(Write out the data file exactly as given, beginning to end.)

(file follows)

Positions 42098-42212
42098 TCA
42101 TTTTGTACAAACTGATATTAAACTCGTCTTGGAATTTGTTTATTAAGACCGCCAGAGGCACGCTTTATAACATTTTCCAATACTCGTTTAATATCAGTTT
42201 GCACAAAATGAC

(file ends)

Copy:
Positions 42098-42212
42098 TCA
42101 TTTTGTACAAACTGATATTAAACTCGTCTTGGAATTTGTTTATTAAGACCGCCAGAGGCACGCTTTATAACATTTTCCAATACTCGTTTAATATCAGTTT
42201 GCACAAAATGAC